Back when I was in the 4th grade, I read a book called A Letter to Mrs. Roosevelt. To be honest, I don’t remember much about the book. However, I do remember it sparking an obsession with Eleanor Roosevelt. I remember being so enthralled about her life after reading that book that I read a biography on her and did a 7-page research paper on her life — for fun. When I was 10.
Y’all, I looked up to her in so many ways.
One of my favorite quotes of hers is “do one thing every day that scares you.”
I kind of took that advise to the next level today. I signed up to go skydiving.
I was actually planning on going skydiving when I was in New Zealand. But when I was hanging out in my hostel, I met a guy who worked for a skydiving company in Coolangatta called Gold Coast Skydive. He’s a very impressive dude (American woot woot!) who’s jumped over 3,000 times. And of all of those times, he said that the Gold Coast was his favorite. Plus he was able to get me a discount. So I thought, “why not!?”
I woke up a little nervous. I tried really hard to compartmentalize my fear the whole morning, but my fear would slip out every once in a while through a dance and a nervous smile. I was excited for sure. But I was scared for sure.
When my tandem master Kevin asked if I wanted to go first, I said yes. When he asked if I wanted to do flips, I said yes. I thought if I was going to jump out of an airplane, might as well do it big.
I climbed into the 12-passenger plane, and that’s when the nerves really hit me. The plane ride was about 10 minutes, but it felt like a lifetime. Kevin would ease my fear by saying things like, “this is your life jacket in case we land in the ocean” or “here’s the seat belt button in case the plane crashes and I’m unconscious.” Yeah, thanks Kevin. Really helping me.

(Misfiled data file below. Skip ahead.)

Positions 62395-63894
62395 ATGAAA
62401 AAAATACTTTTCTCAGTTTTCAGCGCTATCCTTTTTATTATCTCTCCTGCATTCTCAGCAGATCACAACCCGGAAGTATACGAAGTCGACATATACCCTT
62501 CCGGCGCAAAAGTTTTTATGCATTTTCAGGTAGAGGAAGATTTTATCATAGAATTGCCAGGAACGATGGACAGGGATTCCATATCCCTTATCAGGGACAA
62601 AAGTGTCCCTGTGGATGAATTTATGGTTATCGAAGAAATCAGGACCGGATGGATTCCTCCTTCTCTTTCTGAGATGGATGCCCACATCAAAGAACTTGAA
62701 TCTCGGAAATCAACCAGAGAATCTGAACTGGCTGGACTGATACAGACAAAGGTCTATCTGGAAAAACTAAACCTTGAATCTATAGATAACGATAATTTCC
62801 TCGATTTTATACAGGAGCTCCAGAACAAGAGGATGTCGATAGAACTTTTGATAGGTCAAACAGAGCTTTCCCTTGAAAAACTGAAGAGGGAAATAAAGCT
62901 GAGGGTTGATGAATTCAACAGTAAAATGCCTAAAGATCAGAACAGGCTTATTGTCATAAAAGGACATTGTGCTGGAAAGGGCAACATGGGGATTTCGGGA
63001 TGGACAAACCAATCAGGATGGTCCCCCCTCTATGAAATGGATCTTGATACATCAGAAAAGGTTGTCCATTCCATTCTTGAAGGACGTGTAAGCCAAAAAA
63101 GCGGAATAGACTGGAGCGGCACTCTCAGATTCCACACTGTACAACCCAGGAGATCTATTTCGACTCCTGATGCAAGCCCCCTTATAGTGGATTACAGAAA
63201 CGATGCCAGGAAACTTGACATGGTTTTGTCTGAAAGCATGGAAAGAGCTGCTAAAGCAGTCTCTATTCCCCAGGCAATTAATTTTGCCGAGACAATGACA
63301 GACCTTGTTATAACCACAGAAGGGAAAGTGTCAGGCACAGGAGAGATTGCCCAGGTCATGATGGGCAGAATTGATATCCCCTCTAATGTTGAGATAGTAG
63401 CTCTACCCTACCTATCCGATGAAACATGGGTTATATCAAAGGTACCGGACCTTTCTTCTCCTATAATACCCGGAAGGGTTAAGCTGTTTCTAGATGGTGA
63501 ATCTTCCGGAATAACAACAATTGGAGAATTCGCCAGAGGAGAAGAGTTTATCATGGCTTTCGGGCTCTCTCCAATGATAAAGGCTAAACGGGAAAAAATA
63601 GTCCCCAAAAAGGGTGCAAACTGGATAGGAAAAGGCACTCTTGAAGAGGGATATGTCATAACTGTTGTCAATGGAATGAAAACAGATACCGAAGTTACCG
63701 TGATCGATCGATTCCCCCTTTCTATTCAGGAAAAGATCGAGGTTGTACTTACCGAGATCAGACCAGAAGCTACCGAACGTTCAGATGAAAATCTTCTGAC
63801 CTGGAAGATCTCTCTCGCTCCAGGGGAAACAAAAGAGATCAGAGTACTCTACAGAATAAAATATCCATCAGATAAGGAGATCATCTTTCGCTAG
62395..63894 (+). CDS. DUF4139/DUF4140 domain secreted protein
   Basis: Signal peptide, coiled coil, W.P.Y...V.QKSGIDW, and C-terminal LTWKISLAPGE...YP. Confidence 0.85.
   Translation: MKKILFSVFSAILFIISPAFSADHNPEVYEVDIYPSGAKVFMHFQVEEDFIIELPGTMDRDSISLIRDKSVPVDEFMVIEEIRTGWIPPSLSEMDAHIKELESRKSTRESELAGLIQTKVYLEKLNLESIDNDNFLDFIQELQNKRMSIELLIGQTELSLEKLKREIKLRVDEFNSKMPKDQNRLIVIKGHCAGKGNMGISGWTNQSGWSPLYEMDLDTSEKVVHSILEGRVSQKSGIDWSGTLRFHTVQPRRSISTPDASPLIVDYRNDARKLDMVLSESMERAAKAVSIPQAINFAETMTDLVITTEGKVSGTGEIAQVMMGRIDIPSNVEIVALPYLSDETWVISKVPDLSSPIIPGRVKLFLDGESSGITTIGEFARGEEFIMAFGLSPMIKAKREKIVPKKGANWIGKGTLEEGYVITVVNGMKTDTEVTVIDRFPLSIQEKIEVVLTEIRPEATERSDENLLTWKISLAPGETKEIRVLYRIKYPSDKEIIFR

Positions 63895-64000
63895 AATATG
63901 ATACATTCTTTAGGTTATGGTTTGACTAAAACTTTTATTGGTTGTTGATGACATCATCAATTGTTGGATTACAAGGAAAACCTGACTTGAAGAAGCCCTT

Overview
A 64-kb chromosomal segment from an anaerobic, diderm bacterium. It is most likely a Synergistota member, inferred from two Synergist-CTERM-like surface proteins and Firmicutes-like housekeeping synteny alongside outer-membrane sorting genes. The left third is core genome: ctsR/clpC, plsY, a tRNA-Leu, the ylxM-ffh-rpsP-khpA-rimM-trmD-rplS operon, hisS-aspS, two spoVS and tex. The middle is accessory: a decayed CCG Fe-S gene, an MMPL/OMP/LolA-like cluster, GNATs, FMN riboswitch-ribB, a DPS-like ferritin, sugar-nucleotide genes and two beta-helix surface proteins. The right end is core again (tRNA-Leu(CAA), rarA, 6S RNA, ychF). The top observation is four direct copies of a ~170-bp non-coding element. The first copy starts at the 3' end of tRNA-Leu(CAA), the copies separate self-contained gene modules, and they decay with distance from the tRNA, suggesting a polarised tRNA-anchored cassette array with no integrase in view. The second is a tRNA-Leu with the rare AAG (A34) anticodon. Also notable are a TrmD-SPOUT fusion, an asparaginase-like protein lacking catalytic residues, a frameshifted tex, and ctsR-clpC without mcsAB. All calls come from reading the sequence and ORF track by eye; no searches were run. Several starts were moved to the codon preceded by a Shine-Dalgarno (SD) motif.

When it came time to almost jump, I started regretting every life choice. But specifically the going first part. Little did I know that I had to sit on the edge of the opened plane door for 25 seconds before Kevin was gained clearance to jump.
But without warning, and a chance to become paralyzed with fear, Kevin jumped both of us out of the plane and into a free fall.
Skydiving was the most incredible thing I’ve ever experienced.
Because you’re so high up, your brain doesn’t have a feeling to reference, so it just goes on overload. My brain was running wild and there’s so much about that jump that I don’t remember. Now I understand why they say to always jump twice in your life. Once is not enough.
Kevin then opened the parachute, released some hooks and levers and stuff (I don’t really know what all he did), and we flew through the air like a cloud. We also did a bunch of spin circle things which were amazing.
The first words out of my mouth after safely landing were, “I’m still alive!”
Skydiving was absolutely amazing – unreal. I’ll remember this day for the rest of my life. But the most spectacular thing about today was learning that I’m bigger than my fear. And I think that’s the lesson Eleanor was trying to teach us all.
Thank you Kevin for being so awesome, jumping out of a plane with me, and making sure I didn’t die.
If you’re interested in jumping with Kevin (I highly recommend), you can send him an email! He heads back to the states sometime this year.